Combined Effects of Hypoxic Exposure
Evaluating hypoxic environments to determine if multiple exposures to varying severities of hypoxic events cause a change to their effects on the body. Task efficiency to be determined after the exposures to examine if the interactions between the events causes different symptoms to arise or changes the results of the flight efficiency.
Effects of Breathing Gas Mixtures
Researchers are evaluating how differing combinations of oxygen, nitrogen, and carbon dioxide breathing gas mixtures affect operators and aircrew. Task performance, electroencephalography, visual perception, and respiratory physiology will be measured to determine the response to each inhaled compound.
Joint research effort between NAMRU-D and 711th Human Performance Wing (711 HPW) looking to measure systemic carbon dioxide via transcutaneous monitoring, exhaled breath, and venous blood draws at select altitudes in a hypobaric chamber in attempt to identify hypocapnia or suggestive trends thereof.
This multi-year effort seeks to measure atelectasis induced by factors that aircrew are regularly exposed to, such as, high oxygen concentrations and accelerations >1Gz. Ultimately, this effort will provide recommendations for ideal breathing gas mixtures to minimize the risk of atelectasis in fighter aircrew.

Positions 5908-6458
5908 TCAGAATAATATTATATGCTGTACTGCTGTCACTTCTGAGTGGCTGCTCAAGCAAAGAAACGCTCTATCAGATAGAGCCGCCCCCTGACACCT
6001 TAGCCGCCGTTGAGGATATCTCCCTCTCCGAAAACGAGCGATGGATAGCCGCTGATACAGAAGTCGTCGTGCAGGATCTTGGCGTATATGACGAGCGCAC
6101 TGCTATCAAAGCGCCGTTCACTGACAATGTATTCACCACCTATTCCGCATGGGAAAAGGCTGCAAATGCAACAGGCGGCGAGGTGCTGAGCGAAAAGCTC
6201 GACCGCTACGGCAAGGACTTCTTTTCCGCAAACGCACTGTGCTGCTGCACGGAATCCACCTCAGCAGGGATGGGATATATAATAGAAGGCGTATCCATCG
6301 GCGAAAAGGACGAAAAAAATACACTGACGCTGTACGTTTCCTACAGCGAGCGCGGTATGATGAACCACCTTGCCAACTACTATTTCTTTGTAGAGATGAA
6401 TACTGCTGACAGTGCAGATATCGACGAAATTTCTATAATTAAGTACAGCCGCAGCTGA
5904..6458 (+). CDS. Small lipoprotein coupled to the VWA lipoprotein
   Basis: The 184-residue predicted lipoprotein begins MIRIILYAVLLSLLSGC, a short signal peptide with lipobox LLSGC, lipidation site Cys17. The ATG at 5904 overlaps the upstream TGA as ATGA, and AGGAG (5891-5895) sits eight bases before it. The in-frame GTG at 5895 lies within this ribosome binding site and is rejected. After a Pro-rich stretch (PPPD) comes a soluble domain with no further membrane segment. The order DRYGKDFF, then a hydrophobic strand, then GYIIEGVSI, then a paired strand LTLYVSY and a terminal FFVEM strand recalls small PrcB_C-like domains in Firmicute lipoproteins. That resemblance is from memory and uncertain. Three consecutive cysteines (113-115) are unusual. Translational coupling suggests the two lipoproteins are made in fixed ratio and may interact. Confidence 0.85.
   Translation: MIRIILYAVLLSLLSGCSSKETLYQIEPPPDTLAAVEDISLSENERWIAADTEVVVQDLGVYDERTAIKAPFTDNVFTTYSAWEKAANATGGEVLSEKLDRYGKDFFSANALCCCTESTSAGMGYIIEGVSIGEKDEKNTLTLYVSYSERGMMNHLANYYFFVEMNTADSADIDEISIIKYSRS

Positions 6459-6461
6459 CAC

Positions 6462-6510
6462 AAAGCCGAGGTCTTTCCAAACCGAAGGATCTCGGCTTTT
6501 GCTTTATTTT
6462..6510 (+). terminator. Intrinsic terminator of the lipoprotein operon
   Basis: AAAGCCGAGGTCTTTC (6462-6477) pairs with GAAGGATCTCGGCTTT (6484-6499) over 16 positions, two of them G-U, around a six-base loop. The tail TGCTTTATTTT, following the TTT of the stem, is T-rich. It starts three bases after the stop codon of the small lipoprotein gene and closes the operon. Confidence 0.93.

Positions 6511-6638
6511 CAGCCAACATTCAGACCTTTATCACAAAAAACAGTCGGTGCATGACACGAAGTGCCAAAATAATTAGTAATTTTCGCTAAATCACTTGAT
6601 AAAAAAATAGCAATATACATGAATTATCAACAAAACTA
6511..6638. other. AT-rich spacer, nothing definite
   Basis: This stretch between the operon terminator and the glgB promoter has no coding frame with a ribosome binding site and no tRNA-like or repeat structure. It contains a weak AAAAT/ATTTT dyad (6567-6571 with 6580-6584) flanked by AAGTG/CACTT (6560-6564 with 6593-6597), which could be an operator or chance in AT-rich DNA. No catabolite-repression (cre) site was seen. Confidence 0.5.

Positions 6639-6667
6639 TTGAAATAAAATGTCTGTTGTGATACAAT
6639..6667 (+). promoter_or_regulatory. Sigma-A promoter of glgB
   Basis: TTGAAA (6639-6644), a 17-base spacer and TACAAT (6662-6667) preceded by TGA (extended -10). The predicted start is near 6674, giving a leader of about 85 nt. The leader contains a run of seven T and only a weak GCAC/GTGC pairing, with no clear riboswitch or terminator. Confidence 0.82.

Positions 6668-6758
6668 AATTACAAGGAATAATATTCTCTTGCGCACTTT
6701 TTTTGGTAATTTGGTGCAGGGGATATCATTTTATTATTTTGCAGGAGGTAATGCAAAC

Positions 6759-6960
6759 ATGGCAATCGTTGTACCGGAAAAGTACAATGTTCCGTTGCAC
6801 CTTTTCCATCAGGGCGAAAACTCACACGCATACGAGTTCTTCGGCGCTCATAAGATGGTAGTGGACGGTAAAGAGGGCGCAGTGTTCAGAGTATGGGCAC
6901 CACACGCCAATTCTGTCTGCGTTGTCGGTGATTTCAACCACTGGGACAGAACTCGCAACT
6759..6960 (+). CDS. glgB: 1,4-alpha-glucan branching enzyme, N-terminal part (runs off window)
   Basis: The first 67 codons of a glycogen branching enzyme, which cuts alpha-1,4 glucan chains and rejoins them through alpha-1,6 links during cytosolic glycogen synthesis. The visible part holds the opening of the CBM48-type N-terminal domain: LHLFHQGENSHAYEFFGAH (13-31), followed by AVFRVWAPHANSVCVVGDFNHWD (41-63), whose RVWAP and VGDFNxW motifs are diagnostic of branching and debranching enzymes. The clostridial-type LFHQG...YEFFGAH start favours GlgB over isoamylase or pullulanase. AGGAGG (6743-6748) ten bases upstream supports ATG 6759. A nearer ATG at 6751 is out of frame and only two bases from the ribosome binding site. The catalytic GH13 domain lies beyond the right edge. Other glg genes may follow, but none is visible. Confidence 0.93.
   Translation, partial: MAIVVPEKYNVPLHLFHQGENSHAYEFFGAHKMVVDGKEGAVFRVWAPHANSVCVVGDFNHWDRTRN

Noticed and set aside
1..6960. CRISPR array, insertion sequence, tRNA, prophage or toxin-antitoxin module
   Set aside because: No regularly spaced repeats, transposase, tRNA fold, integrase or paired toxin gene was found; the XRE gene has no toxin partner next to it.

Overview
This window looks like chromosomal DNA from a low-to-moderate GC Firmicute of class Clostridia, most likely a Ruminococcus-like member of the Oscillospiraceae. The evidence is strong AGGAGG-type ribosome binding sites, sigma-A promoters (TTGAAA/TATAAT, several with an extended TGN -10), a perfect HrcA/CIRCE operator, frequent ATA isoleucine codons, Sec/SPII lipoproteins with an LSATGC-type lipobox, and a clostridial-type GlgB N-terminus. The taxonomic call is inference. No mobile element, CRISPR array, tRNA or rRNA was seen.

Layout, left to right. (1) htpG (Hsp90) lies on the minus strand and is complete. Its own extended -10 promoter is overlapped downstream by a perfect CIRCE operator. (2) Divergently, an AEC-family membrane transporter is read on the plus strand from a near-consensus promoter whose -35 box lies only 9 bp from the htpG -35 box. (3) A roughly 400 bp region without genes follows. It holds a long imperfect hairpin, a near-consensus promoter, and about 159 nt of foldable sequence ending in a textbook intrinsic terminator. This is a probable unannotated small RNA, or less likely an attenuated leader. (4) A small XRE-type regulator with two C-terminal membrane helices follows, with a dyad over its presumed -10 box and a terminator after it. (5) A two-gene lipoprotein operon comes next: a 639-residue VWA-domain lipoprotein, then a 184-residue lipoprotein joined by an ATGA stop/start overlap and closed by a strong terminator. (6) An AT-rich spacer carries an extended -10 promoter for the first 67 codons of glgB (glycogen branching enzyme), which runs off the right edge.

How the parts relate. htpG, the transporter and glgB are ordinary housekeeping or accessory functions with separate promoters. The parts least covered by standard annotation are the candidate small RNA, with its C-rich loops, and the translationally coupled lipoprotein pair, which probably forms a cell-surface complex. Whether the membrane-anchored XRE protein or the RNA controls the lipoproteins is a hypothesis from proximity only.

F-35 Pulmonary Function Testing
Joint research effort between NAMRU-D and USAFSAM to measure pulmonary function, static atelectasis, and airway inflammation in a laboratory comparable F-35A seat configuration, pilot flight ensemble, and breathing system.
T-45 Life Support System
Examining the effect of transient periods of low on-board oxygen generation system (OBOGS) inlet pressure on pilot physiology and performance. Research findings will be used to help set thresholds for alarms or supplemental systems.
Hypoxia Ventilation Research Device
This multi-year collaborative effort with USAFSAM includes the development, validation, and miniaturization of the HVRD - a normobaric gas delivery system designed to recreate the aviator’s breathing experience in the cockpit through the dynamic manipulation of gas concentrations, pressure, and flow.
Effects of In-line Breathing Resistance
A three year effort examining the effects of breathing resistance caused by various components of the aircraft life support system (LSS), to include gas flow, external harnesses/equipment and seat ergonomics. Research findings aim to identify areas where the LSS can potentially be modified to better support pilot respiratory demands.
This effort will examine task performance and physiological changes brought about pressure changes created within a hypobaric altitude chamber. Performance will be evaluated through a cognitive task, while physiological changes will be assessed via blood oxygen saturation, blood-bound carbon dioxide, heart rate, respiration rate, and biomarkers of pressure-related stress found in circulating hemoglobin. PMA 265 sponsored.